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Study Protocol

 

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Dr. Jörg Dirmaier 

Isabelle Scholl

Universitätsklinikum Hamburg-Eppendorf

Institut und Poliklinik für Medizinische Psychologie

Martinistr. 52 (Gebäude W26)

20246 Hamburg  

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Evaluation of dimensions and measurement scales in patient-centeredness

Principal investigators: Dr. Jörg Dirmaier, Prof. Dr. Dr. Martin Härter

 

Project staff: Dr. Isabelle Scholl, Jördis Zill, Dipl.-Psych.

 

Background and aims

Patient-centeredness has gained importance over the last few decades, in particular regarding long-term conditions. However, there is a lack of theoretical and conceptual clarity regarding the term patient-centeredness. This absence of clarity results in inconsistent measurement of the construct, which leads to difficulties in the comparison of research results and in the implementation in routine practice. The aims of this project are 1) to identify the dimensions of patient-centeredness and include them in an integrative model, 2) to select and assess the most relevant dimensions, 3) to identify and assess measurement scales and find evidence for the selected dimensions, and 4) to assess the relevance and applicability of the results from in the previous phases and to develop implementation strategies.

 

Methods

This project is divided into four phases. In the first phase, a systematic review was carried out to identify the dimensions of patient-centeredness and an integrative model was developed. In the second phase, a group of experts (e.g., patient representatives, clinicians, researchers) assessed and prioritized the identified dimensions using an online Delphi survey. In the third phase, several systematic reviews were conducted to assess the quality of measurement scales of the selected dimensions. In the final phase, an expert workshop was held. Results of the previous phases were assessed regarding their relevance and applicability and implementation strategies were developed for research and clinical practice.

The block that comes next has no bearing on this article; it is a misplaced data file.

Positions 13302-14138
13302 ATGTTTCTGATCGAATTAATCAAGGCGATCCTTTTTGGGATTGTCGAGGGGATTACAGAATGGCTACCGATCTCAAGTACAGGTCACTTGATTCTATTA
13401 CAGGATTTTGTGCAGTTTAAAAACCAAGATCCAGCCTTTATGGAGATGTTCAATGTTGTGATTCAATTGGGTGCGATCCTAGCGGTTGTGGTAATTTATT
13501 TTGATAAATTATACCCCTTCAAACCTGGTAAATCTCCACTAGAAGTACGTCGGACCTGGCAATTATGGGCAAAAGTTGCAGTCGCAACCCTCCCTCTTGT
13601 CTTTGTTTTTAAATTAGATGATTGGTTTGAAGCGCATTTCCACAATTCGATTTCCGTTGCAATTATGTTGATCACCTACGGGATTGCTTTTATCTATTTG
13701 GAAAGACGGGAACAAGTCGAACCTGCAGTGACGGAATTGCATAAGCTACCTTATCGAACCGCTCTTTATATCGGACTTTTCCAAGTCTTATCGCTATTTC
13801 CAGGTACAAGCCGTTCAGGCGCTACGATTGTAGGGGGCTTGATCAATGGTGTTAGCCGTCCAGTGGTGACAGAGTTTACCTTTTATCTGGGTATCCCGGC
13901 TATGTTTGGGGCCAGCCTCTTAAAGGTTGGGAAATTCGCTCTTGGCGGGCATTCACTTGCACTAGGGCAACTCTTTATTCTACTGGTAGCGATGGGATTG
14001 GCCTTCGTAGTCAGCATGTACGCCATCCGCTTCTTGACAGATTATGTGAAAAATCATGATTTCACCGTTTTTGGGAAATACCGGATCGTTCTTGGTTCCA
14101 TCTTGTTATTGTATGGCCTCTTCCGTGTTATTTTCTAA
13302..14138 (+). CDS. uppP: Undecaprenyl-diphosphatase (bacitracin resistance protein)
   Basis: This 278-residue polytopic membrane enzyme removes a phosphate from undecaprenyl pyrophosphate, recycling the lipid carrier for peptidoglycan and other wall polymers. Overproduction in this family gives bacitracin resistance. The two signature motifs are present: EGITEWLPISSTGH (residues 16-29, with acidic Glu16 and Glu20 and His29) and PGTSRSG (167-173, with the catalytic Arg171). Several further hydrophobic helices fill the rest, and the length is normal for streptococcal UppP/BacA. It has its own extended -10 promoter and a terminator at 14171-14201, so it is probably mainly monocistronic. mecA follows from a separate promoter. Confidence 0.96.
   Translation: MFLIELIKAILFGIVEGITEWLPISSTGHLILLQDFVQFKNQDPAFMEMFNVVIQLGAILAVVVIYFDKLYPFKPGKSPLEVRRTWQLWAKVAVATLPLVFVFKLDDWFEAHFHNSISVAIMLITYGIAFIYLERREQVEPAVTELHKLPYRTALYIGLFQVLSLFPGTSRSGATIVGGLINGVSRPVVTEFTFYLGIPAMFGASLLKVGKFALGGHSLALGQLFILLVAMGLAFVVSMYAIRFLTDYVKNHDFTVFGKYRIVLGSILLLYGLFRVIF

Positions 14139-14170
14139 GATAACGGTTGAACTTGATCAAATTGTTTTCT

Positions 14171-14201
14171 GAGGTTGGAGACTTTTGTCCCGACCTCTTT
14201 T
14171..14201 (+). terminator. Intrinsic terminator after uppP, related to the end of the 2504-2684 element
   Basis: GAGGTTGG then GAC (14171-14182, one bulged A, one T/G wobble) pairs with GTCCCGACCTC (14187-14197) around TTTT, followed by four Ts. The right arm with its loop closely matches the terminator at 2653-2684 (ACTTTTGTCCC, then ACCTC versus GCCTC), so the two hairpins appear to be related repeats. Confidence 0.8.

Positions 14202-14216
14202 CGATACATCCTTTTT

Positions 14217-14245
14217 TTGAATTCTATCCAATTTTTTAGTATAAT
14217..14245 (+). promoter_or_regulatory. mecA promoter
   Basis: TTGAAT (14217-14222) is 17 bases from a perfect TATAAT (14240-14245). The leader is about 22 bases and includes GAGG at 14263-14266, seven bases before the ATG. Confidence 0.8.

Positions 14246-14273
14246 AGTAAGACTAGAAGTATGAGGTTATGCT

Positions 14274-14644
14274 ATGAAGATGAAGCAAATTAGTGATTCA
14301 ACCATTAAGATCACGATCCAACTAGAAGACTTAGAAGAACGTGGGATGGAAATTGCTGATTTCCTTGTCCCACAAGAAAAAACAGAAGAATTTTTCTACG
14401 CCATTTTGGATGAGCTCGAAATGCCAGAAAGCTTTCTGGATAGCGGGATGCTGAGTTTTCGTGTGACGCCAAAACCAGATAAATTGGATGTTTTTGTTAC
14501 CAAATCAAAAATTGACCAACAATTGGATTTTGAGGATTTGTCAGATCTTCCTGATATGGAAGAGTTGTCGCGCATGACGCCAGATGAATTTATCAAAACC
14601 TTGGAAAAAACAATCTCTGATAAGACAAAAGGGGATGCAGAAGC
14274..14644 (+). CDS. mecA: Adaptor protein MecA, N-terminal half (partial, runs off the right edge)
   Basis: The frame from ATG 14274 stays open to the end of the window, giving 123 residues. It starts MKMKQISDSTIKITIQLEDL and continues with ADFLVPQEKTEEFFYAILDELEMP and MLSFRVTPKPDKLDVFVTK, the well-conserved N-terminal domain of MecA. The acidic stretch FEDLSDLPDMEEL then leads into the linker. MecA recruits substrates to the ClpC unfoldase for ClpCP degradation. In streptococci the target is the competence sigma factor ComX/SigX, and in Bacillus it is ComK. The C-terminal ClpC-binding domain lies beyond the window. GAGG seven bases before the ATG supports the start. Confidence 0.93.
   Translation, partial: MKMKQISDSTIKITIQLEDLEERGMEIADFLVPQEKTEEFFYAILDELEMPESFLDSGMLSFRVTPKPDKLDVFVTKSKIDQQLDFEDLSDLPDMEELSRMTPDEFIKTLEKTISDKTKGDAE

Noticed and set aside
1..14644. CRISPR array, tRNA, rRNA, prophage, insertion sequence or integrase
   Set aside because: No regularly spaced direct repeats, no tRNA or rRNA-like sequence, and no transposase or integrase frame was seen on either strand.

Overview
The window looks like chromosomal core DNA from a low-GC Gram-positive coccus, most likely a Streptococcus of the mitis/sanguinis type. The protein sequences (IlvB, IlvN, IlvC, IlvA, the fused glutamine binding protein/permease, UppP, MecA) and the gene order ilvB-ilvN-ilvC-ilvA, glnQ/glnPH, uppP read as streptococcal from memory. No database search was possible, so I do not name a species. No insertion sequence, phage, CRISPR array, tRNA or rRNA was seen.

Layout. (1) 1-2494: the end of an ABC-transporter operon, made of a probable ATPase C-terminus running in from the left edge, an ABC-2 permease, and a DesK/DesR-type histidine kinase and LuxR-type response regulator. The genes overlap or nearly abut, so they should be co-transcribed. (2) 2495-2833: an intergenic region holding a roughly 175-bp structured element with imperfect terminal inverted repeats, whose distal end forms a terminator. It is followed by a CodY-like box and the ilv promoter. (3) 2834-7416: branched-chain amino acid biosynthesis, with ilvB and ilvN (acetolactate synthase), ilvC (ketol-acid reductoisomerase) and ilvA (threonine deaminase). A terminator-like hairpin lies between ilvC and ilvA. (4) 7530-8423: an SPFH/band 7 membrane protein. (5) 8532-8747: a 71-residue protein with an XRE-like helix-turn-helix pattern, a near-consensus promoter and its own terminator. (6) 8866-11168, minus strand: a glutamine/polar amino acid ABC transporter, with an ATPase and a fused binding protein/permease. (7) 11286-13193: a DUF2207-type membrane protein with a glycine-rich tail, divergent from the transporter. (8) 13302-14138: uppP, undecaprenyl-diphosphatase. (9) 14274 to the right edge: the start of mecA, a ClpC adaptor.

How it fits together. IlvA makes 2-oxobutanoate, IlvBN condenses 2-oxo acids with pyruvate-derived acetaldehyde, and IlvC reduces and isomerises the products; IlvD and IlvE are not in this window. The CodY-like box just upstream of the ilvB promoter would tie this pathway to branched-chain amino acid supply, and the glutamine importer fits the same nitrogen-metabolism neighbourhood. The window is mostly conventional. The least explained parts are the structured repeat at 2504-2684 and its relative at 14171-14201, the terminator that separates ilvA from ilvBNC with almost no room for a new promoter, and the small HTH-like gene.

Results

In the systematic review of definitions of patient-centeredness a total of 15 dimensions of patient-centered care were identified: essential characteristics of the clinician, clinician-patient relationship, clinician-patient communication, patient as unique person, biopsychosocial perspective, patient information, patient involvement in care, involvement of family and friends, patient empowerment, physical support, emotional support, integration of medical and non-medical care, teamwork and teambuilding, access to care, coordination and continuity of care. These dimensions were used to build an integrative model (see Figure 1), with three main elements a) principles, b) activities, and c) enablers.

 

FIG 1 Integrative Model

Figure 1: Integrative model of patient-centered care (Scholl et al., 2014)

 

In the second phase, the dimensions identified in Phase 1 were assessed and selected in a two-step online Delphi survey. In the first round N=105 and in the second round N=71 experts (researchers, patient representatives, clinicians, quality managers) participated. The results showed a tendancy to reduce the model to 14 dimensions, excluding the dimension integration of medical and non-medical care. The following five dimensions were categorized as most relevant (TOP 5 dimensions):  patient as unique person, patient involvement in care, patient information, clinician-patient-communication and patient empowerment.